Paco Garcia, manager of the Michelin-star El Lago Restaurant in Marbella, was the main initiator of the idea and technical assessment of the event “Larders of the South: Andalucia’s still wines and artisan cheeses”. A total of 29 wineries and 18 artisan cheesemakers, the majority from Malaga, took part in this event, which was held at the end of summer 2009 as part of Marbella’s 1st Gastronomic Food & Sun Fair. Paco Garcia is one of the main experts in the region’s gastronomic wealth and is a great proclaimer of its potential at an international level.
Some of Andalucia’s still wines and artisan cheeses have already found a place at the front line of international gastronomy, owing to their quality, individuality and authenticity. The Ronda wines, fullbodied with complex aromas, the unique wines of Sierra de la Contraviesa in the Alpujarra region from the highest vinyard in Europe (over 1,300 metres) or those of Arcos de la Frontera that reflect all the typical flavours of this area and are wonderfully processed, are all examples of this achievement.
“They are excellent wines that can compete on an equal footing with the best wines from northern Spain as well as France and they should be much better known by the Andalusians. In order to achieve this, it is vital to bring them to the attention of professionals in the restaurant and hotel trade. This is the objective of “Larders of the South”, Paco Garcia explains.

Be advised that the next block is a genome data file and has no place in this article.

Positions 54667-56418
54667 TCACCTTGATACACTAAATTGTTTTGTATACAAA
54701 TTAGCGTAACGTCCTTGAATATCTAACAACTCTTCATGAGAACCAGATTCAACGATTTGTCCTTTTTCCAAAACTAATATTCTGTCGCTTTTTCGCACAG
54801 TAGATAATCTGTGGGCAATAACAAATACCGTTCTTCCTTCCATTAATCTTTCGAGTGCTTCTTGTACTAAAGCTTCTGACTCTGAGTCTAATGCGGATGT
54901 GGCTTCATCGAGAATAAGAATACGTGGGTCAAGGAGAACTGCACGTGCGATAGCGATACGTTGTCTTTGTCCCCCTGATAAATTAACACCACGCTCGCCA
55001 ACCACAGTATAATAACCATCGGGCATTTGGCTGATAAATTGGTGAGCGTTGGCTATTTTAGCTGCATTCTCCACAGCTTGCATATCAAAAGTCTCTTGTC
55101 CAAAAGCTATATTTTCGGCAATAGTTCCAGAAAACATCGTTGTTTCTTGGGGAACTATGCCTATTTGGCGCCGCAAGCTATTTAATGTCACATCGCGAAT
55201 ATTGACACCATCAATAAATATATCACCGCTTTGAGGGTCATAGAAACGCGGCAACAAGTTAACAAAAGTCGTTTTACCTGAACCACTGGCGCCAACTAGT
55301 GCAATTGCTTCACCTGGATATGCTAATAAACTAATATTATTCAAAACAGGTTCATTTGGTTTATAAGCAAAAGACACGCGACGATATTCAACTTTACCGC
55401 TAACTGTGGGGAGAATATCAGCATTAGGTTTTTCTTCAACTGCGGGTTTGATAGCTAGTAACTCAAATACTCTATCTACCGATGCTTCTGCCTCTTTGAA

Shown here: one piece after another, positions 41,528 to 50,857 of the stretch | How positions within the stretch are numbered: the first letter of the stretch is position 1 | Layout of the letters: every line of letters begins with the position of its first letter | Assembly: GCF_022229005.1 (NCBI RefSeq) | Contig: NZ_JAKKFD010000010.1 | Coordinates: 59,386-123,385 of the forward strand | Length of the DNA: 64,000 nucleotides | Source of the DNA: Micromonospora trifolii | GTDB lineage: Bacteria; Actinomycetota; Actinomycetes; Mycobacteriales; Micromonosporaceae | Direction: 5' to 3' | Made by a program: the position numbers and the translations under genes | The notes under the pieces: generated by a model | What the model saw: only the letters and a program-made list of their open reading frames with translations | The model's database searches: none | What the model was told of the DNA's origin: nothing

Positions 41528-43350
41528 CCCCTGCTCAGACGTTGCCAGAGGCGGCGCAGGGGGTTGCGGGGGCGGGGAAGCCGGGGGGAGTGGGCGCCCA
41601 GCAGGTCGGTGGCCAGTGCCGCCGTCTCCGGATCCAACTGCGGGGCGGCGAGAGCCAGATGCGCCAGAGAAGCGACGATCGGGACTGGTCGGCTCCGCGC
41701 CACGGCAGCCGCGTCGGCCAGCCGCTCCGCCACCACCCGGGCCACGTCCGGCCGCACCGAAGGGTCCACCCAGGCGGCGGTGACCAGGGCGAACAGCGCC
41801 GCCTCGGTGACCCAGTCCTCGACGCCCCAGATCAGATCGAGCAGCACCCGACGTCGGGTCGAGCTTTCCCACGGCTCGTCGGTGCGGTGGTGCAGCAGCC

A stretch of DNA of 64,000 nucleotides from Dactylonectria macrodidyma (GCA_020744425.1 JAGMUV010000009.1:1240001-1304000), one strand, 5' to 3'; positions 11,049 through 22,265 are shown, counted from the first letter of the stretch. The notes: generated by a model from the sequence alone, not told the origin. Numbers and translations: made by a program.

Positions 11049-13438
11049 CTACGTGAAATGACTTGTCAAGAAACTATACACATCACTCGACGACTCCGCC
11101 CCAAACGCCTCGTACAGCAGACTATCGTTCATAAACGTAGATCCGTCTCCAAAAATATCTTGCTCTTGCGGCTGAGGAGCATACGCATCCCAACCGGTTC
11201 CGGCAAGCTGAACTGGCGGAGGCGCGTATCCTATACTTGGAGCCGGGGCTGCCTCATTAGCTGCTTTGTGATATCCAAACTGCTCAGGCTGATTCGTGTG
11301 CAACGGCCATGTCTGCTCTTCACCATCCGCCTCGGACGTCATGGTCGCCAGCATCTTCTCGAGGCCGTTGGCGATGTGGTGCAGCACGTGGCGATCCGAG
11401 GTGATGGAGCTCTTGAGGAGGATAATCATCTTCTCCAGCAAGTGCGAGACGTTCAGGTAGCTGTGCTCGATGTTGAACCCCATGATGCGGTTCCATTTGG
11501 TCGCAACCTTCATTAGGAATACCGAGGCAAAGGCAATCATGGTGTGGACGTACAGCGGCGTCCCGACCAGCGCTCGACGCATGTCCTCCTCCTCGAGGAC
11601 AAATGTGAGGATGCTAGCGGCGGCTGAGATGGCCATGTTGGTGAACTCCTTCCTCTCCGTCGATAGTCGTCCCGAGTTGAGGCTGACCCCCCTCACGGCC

Andalucia has become one of Spain’s most active wine producing areas with a high distribution. Over the last few years more than a dozen different wine producing areas have been created under the umbrella of Vinos de la Tierra (Wines of the Region). The best known are Ronda, Sierras de Malaga, Sierra Norte in Seville and Rivera de Andarax in Almeria.
It is the same with the cheeses. French cheeses are well-known internationally, when in fact many of them are made with goats’ milk produced in Malaga. This is something that needs to be radically changed. Fortunately, over the last few years a lot of investment has been made in modernising artisan cheesemaking with the latest technology. This has resulted in a variety of cheeses of extraordinary quality.
Most of the artisan cheesemakers are found in Malaga, where over 60 percent of Andalucia’s goats milk is produced. There are 19 artisan cheesemakers in the province and their produce is magnificent, well worth a place of honour in gourmet restaurants and stores.
The great improvement in the quality of cheesemaking in Malaga is due to the use of natural milk which is heated to a maximum of 36 º C . Milk treated like this preserves all the original flavours of the food given to the goats, whether it be the salt of the coast, rosemary or thyme. All these flavours are preserved in the cheeses.
The use of natural milk takes us back to the traditional mountain flavours.